Organizations are trying to operationalize AIML for more purposes than ever before:
Tightly integrated AIML has been successful for solving problems in single domains.
But this same integration makes it hard to coordinate between different AIML applications across multiple domains. Resulting in system behavior that has less confidence, less adaptability and less robustness than the behavior of individual algorithms. The challenge is how to ensure that individual ML efforts are relying on the same background knowledge, how to ensure that this background knowledge gets updated appropriately and how to coordinate the training and deployment of different AIML algorithms based on that knowledge
Machine learning does an impressive job of correlating sense data with classification tags. It is strongest when the training data and execution data are tightly aligned, and when sense data is relatively consistent.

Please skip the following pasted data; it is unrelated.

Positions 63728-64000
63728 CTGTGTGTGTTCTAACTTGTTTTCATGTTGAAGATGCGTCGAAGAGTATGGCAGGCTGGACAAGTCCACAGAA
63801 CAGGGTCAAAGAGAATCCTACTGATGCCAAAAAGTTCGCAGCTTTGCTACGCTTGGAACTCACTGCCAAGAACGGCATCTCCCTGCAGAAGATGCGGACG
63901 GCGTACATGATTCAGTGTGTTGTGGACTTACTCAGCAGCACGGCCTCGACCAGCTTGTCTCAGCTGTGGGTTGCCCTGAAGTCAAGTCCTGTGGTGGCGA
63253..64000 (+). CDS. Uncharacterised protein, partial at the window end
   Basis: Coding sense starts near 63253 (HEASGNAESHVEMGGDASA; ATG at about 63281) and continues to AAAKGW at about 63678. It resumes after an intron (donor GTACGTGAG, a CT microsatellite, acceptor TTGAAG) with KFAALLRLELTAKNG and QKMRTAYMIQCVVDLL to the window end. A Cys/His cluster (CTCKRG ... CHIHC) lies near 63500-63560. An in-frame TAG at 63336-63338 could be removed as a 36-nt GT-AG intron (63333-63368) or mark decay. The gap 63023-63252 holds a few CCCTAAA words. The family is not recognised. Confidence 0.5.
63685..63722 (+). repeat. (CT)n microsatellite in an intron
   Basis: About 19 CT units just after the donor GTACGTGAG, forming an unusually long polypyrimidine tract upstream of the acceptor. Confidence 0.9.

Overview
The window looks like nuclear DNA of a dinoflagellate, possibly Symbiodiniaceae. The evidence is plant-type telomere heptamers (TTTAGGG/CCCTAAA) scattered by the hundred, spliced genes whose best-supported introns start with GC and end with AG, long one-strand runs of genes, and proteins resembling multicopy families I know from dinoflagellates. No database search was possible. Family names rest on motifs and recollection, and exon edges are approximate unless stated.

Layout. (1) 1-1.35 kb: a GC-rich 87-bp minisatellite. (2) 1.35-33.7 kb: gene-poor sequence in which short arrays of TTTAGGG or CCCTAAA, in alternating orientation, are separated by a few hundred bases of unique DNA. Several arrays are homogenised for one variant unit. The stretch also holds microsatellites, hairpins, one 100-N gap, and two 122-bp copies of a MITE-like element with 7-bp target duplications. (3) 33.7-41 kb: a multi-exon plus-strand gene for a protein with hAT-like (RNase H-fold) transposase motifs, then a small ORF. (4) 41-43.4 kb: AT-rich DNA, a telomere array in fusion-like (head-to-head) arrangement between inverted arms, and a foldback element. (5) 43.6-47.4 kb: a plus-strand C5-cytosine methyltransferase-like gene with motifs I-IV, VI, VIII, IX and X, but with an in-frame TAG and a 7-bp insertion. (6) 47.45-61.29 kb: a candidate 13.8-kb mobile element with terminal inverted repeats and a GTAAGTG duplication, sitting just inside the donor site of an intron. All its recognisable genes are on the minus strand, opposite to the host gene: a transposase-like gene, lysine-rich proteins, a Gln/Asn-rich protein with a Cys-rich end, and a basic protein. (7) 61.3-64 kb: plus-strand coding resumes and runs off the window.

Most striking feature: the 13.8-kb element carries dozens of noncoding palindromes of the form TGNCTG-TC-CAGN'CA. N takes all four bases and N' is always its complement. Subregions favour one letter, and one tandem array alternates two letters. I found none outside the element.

Often when it does fail, it does so in ways that even domain novices would not. As in this example where the algorithm identifies a piece of cloth as a person. A child would not make this mistake.
Even simple Cross-Validation can catch many of this kind of mistake. In fact, this kind of control layer validation simplifies the deployment and maintenance of ML while also improving outcome confidence. In this example we have used the simple truth that people have people parts to build a cross validation routine. Now the cloth is not identified as person because there are no people parts found. While the a person is still identified because they do have people parts.